Starting on August 18, 2020, Universal switched the structure of its ticket pricing to be date-based, much like how the airlines, hotels, and other parts of the theme-park industry already operate. This may seem like it results in an overwhelming array of options at first, but when you break everything down into bite-sized chunks, it’s actually a pretty straightforward affair.
That’s exactly what we’re going to do right now, walking you through the ordering and/or decision-making process, one simple step at a time.
Step one: When are you going?
The whole enterprise begins with that same timeless question: when are you going on vacation to Orlando?
Yes, we understand that you may not have an exact date in mind just yet – maybe, as of right now, you know it’ll be, say, June, when the kids are out of school – and that other factors may help you choose the specific days. Or maybe you don’t want to be tied down to a particular week or month at all – you just know that you’ll be going at some point later this year. That’s okay! We can help you either way.
There’s just one big item we need to address right away: if you are willing to pick the exact timeframe of your vacation up front, you’re going to save money. How much, precisely, this will be will vary depending upon the time of year you’re traveling, but trust us when we say that this really is the optimal way of going about your vacation-planning process.
OI pro tip: if you have a certain week in mind but have yet to settle on which days of that week you’ll be at Universal Orlando Resort, do some window-shopping! Type in a few dates and see how the prices change from day to day. Even if you already have a specific date written in your calendar, you may still find yourself changing it.
If you remain steadfast in your choice (or the necessity) of remaining date-fluid, then you’ll want to go for what’s called a Flexible Ticket – but, again, just keep in mind that you’ll be paying at least a little premium for this calendar flexibility.
Step two: How many days are you going?
There are a few constants in this world – taxes come to mind, for instance – and one of these is the age-old mandate that putting more days on your theme-park ticket will dramatically decrease the per-day price. Don’t be surprised if the total dollar amount for, say, a five-day pass isn’t that much more than a three-day one – meaning that adding on just one additional day is more than reasonable, even with the extra room and board factored in. We’ve actually heard plenty of stories from our readers and community members that hopping in the theme parks for just one last ride on a few of their favorite attractions before heading off to the airport is more than worth it, even if they were only in the parks for an hour or two.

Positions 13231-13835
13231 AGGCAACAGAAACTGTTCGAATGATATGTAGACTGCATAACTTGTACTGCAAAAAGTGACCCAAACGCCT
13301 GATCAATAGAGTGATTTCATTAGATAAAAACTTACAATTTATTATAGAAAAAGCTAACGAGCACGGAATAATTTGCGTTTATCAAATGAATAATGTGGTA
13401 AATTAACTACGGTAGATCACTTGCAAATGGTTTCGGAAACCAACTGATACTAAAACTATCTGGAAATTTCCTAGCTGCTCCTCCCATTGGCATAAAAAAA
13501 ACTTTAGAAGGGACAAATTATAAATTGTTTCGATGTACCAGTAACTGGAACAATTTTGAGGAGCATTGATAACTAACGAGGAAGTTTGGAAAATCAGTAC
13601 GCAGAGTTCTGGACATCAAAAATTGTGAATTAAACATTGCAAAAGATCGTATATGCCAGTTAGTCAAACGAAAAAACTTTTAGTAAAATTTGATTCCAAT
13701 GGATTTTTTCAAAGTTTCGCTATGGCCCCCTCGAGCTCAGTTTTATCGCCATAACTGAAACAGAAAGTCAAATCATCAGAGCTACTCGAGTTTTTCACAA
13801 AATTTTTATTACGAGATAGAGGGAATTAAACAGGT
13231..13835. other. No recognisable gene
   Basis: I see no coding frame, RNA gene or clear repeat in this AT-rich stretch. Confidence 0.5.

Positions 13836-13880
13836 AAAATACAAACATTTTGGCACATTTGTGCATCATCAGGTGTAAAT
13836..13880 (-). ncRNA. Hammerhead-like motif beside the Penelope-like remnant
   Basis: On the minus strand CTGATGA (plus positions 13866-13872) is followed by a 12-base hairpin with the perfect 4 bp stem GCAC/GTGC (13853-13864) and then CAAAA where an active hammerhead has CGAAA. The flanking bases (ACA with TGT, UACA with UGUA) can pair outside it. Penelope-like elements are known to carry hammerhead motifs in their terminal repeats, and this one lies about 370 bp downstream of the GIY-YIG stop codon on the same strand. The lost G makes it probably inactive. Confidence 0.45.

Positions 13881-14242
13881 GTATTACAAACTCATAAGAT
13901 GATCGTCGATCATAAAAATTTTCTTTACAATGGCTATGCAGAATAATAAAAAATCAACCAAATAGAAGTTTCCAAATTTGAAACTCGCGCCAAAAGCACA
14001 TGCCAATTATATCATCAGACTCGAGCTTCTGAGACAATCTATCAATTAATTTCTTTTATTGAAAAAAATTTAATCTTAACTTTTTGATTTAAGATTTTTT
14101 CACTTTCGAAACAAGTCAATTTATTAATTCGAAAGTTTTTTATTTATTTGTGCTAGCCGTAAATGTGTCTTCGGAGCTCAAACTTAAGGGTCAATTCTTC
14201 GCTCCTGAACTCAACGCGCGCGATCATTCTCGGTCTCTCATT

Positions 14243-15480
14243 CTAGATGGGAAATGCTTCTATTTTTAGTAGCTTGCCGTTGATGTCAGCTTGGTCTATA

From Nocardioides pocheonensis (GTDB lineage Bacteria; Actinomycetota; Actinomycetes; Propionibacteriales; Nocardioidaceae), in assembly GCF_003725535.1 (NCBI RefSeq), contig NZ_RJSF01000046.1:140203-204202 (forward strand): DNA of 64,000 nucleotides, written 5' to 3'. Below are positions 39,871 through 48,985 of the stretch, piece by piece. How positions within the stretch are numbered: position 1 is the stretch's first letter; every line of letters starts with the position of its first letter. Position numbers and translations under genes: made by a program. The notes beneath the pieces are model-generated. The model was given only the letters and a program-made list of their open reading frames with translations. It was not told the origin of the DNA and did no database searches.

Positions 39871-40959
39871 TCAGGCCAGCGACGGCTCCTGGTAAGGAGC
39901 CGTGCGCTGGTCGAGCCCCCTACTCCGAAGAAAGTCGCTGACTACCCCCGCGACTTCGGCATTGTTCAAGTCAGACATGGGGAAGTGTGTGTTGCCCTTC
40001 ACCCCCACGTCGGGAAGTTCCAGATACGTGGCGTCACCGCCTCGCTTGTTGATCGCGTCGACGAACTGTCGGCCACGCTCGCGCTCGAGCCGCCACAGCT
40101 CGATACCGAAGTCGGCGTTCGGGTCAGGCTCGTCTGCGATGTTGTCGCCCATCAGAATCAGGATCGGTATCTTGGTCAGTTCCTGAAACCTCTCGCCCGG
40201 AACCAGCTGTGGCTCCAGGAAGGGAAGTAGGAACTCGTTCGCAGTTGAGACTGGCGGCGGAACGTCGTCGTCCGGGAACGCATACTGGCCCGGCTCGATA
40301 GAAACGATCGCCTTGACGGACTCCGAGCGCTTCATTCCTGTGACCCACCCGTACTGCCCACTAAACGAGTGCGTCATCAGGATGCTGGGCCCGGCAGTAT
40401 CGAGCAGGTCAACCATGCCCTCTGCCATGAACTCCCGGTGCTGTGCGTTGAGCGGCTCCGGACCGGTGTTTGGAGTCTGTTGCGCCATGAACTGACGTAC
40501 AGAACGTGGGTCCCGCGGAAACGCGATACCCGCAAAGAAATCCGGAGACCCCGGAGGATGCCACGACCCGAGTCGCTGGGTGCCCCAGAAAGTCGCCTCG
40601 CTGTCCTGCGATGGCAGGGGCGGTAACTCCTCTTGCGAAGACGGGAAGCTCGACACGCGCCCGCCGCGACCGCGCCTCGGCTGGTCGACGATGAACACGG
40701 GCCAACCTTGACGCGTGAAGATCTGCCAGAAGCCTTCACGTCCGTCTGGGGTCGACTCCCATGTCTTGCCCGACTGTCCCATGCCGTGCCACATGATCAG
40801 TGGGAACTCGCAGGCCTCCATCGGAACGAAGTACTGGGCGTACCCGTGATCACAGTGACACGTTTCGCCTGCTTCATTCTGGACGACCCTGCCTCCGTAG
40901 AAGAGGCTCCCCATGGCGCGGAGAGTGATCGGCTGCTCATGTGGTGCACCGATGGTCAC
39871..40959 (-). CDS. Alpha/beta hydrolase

There is one consideration that may or may not play a factor in how many days total you choose for your Universal Orlando adventure: the expiration date for your multi-day tickets. While it’s just the first day of your pass that has to be specifically dated, there is a certain window of time you’ll have to finish using up your admission after that specific date:
- Two-day ticket – within five days of chosen start date
- Three-day ticket – within six days of chosen start date
- Four-day ticket – within seven days of chosen start date
- Five-day ticket – within eight days of chosen start date
Step three: How many parks?
This, actually, is the easiest step of the process yet.
Universal Orlando Resort consists of three parks: Universal Studios Florida and Universal’s Islands of Adventure are the two theme parks, while Universal’s Volcano Bay is the water theme park. A 2-Park ticket will grant you access to Universal Studios Florida and Islands of Adventure; a 3-Park pass throws Volcano Bay into the mix.
Step four: How many parks in one day?
Now that you’ve decided how many of Universal’s parks you’ll be visiting over the course of your trip, you need to consider what kind of access you’ll have to them.
If you think just hitting up one theme park a day will suit your touring plans and vacation style, you can go for a Base Ticket – just pick your destination that day, and there you’ll play. If, on the other hand, you feel the call to adventure (or just flexibility), you’ll need to go the Park-to-Park route, which grants you the freedom to jump from one location to the next to your heart’s content. This option costs a little more, but it is, by far, the way that most guests opt to experience Universal Orlando, and it allows for the scratching of that last-minute itch you or your family may have to experience that favorite ride in the other park one last time before heading back home.
Step five: Purchase!
Now you know if you’ll need a 3-Park 5-Day Base ticket starting on October 31 or a 2-Park 2-Day Park-to-Park ticket for February 3 onward. All that’s left is to purchase it!
You can get started on that right here. If, however, you have any questions at all while doing so, feel free to ask for help – you can hit us up in the lower right-hand corner of the site (for chatting), you can email us (at email@example.com), you can call/text us (at 855-245-4636), or you can get a whole universe’s worth of in-depth and extra-detailed information in our Orlando Informer vacation-planning section.
Universal elements and all related indicia TM & © 2020 Universal Studios. All rights reserved.